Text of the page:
By John Gardner
FACEBOOK POST ON MY WALL.
“I’m fairly certain that you’re the only high school band director in this part of the state that actually responds to e-mails from the public.”
Answering email is basic courtesy-101.
As a business owner, I am generally responding to a variety of email, but each of those types of email have an equivalent in the education world.
- VENDORS. (Educational equivalent includes Administrators). You NEED vendor/administrator cooperation and quick responses can ensure that you continue to get the products, services and support needed. They can cut you off (fire you) and force you to look elsewhere for an opportunity to generate income.
- CUSTOMERS. (Educational equivalent = Students/Parents). You NEED customers to survive in business. An unhappy customer takes his/her business elsewhere. A disgruntled student gossips or quits band. A Parent withdraws support, pulls the child out of the program or contacts an administrator to complain.
- OTHER BUSINESS OWNERS. (Educational equivalent = Teachers). Sometimes businesses who compete can also collaborate. In my fundraising business, I will respond to a request from a competitor who needs some brochures that the vendor is temporarily out of, but I have on hand. And then, when one of my vendors is backordered on a product, I will ask a competitor if I can purchase some of their stock. A teacher should always respond quickly to another teacher.
QUICK & EASY EMAIL TIPS.
DON’T ASSUME the sender will patiently wait for a response. They will be getting angry. If you are not clear on the question or comment, ask for clarification (that also gives you more time to contemplate a response). Never email in anger. If someone sends something that irritates you, let it sit for a while (maybe a day). Longer makes it worse. If you need more time, let them know that.
At least write and SAVE DRAFT for editing prior to sending. If it is not an over the top confrontation, consider confirming receipt and write that you will respond later.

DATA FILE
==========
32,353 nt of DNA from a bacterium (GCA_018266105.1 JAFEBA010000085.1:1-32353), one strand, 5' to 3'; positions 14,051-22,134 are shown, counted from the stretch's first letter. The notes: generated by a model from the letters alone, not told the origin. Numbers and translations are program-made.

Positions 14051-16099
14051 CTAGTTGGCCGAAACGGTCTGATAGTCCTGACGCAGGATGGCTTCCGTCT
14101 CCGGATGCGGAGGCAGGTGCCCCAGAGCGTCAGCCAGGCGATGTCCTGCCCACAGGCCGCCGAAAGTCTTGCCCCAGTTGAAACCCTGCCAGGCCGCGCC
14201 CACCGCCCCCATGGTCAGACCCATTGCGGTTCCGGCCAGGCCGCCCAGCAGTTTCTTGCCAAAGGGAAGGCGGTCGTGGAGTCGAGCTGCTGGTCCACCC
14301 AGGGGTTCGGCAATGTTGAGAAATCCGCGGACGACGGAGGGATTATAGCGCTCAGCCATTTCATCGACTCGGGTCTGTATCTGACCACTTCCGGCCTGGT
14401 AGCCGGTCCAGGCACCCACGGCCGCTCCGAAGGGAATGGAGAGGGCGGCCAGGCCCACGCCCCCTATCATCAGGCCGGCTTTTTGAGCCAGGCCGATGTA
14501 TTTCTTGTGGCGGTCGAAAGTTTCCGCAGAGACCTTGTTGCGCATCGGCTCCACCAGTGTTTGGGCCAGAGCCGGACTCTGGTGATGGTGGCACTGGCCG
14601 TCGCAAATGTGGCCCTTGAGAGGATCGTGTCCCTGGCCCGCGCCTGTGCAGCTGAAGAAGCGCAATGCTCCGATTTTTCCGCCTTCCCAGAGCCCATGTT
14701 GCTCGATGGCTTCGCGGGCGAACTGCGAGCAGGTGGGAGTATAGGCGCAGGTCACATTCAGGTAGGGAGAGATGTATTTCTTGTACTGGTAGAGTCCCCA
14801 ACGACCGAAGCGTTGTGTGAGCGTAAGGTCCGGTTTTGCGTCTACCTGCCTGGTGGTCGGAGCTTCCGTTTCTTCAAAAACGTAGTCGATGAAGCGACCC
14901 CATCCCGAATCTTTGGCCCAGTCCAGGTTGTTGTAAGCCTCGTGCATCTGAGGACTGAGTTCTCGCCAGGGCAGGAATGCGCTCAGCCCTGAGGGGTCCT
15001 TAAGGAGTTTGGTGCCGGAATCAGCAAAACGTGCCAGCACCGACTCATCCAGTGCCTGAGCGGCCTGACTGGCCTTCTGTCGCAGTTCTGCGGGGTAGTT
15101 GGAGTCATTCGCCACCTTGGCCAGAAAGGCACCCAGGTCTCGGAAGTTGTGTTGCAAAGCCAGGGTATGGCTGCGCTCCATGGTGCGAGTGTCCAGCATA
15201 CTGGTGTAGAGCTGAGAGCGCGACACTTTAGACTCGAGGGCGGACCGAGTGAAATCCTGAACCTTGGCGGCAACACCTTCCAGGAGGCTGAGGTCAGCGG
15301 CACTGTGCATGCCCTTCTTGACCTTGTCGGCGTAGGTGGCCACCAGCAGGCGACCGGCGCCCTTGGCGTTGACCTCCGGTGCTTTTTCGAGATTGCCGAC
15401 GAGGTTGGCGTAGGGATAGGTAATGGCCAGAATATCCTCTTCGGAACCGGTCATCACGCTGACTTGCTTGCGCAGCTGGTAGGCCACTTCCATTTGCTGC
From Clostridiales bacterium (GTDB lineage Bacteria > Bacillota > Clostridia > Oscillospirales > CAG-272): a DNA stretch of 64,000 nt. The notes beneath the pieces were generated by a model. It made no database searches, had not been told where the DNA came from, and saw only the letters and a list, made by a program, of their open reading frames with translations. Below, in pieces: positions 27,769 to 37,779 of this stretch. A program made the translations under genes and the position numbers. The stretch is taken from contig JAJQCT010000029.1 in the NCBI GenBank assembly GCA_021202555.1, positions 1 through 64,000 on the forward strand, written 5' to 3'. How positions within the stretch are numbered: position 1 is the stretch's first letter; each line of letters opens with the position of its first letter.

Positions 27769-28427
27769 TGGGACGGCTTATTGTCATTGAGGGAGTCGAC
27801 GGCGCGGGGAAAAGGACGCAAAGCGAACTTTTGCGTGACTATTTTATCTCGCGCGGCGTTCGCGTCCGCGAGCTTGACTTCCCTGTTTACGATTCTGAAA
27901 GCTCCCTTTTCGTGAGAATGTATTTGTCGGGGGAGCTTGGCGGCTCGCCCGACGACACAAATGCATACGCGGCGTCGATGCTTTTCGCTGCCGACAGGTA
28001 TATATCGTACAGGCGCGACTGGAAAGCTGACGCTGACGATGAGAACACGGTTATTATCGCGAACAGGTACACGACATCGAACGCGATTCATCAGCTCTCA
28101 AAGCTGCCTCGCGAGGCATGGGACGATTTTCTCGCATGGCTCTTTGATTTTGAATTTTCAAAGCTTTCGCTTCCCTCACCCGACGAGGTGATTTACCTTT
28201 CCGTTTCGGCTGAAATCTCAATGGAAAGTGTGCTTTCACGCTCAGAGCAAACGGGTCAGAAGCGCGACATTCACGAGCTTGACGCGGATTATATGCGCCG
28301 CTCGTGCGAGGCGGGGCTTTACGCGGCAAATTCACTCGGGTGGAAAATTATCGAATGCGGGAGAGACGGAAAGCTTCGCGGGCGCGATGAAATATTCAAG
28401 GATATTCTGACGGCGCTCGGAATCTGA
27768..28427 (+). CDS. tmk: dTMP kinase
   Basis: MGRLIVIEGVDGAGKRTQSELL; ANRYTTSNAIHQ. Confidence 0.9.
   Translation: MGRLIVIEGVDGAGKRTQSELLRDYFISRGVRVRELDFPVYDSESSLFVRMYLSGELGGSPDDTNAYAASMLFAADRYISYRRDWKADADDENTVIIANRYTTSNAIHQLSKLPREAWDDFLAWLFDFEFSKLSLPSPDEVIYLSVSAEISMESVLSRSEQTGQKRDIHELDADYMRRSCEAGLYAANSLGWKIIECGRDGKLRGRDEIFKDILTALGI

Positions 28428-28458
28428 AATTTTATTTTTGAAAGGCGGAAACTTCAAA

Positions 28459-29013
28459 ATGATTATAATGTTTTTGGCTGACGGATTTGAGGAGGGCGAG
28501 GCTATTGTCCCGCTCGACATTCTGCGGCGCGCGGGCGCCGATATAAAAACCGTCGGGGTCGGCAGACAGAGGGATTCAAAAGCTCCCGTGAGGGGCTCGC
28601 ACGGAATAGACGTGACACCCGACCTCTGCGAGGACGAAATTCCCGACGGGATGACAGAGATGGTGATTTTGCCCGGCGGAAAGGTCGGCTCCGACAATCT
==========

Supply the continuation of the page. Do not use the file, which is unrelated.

CAREFULLY SELECT your recipients and attachments. Sending documents and pictures to unintended recipients can be embarrassing, harmful or even illegal.
If you have a choice between saying less or saying more, SAY LESS. I have a lawyer friend who always amazes me with how few words he can put in writing. If they ask for more detail or clarification, at least you know they read your note.
If you don’t know the answer, at least respond to acknowledge receipt. If you say you’re going to follow up, FOLLOW UP and/or send updates.
KEEP actionable emails where you can see them.
Once done, delete or MOVE to a file folder. Create multiple files; administration, students, parents, school forms, evaluations, etc.
If you keep everything in your inbox, you will lose it. Regularly empty your SPAM folder contents so that, should you need to look for an incoming email that may have gone there, you don’t have to look through all the tricky spammers who find ways to get their stuff at the top of the list. Be careful with sarcasm or joking via email. The recipient doesn’t have your tone of voice to hear or your facial expression to help with their interpretation. If you are kidding, use something like: lol, haha or jk.
BE CAREFUL what you write. It is out there forever.
If you have a verbal agreement with someone, CONFIRM IT so that you have proof. It also gives the other person a chance to correct or adjust a misunderstanding before it becomes a major issue.